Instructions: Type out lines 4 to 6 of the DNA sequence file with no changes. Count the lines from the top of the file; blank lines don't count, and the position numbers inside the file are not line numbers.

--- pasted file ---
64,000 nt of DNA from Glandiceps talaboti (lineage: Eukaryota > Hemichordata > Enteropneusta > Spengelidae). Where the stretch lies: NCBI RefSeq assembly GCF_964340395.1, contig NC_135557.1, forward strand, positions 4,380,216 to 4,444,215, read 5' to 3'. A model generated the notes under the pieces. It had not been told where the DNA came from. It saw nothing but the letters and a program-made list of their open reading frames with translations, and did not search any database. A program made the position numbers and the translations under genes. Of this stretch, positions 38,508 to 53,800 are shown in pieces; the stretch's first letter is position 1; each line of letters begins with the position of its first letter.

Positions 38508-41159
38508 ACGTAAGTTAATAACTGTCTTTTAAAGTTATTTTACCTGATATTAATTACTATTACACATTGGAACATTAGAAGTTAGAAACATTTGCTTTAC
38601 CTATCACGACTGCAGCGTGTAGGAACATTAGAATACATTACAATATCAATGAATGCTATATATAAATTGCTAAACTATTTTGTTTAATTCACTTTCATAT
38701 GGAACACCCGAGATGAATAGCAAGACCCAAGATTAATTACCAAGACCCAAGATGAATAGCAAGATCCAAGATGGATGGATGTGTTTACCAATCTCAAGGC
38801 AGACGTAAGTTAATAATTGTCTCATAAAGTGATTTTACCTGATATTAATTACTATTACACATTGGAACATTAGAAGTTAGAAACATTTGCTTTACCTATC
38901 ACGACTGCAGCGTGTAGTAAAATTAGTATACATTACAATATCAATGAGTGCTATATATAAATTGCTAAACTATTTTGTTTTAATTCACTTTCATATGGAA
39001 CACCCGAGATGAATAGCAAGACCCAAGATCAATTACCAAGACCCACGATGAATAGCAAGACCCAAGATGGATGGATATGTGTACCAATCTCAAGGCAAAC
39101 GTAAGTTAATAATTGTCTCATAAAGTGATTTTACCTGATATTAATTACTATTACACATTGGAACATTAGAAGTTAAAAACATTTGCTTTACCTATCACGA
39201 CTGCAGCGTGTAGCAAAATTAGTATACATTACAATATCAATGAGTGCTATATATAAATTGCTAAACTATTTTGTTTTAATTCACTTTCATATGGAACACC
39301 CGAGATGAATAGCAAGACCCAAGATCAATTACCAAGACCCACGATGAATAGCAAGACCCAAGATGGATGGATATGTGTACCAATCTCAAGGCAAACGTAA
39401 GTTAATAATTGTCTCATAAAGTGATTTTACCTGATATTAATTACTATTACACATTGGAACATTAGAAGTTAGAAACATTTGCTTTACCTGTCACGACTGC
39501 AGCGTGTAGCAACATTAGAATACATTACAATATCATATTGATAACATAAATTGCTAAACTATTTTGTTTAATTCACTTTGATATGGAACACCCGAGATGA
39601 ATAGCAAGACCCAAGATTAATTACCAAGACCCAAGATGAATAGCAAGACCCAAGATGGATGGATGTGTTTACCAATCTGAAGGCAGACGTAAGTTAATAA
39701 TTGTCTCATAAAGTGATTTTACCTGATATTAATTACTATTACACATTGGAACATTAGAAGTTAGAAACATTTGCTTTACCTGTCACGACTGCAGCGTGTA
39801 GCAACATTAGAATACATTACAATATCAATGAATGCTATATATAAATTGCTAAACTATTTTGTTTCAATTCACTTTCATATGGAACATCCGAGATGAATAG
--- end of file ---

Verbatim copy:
38601 CTATCACGACTGCAGCGTGTAGGAACATTAGAATACATTACAATATCAATGAATGCTATATATAAATTGCTAAACTATTTTGTTTAATTCACTTTCATAT
38701 GGAACACCCGAGATGAATAGCAAGACCCAAGATTAATTACCAAGACCCAAGATGAATAGCAAGATCCAAGATGGATGGATGTGTTTACCAATCTCAAGGC
38801 AGACGTAAGTTAATAATTGTCTCATAAAGTGATTTTACCTGATATTAATTACTATTACACATTGGAACATTAGAAGTTAGAAACATTTGCTTTACCTATC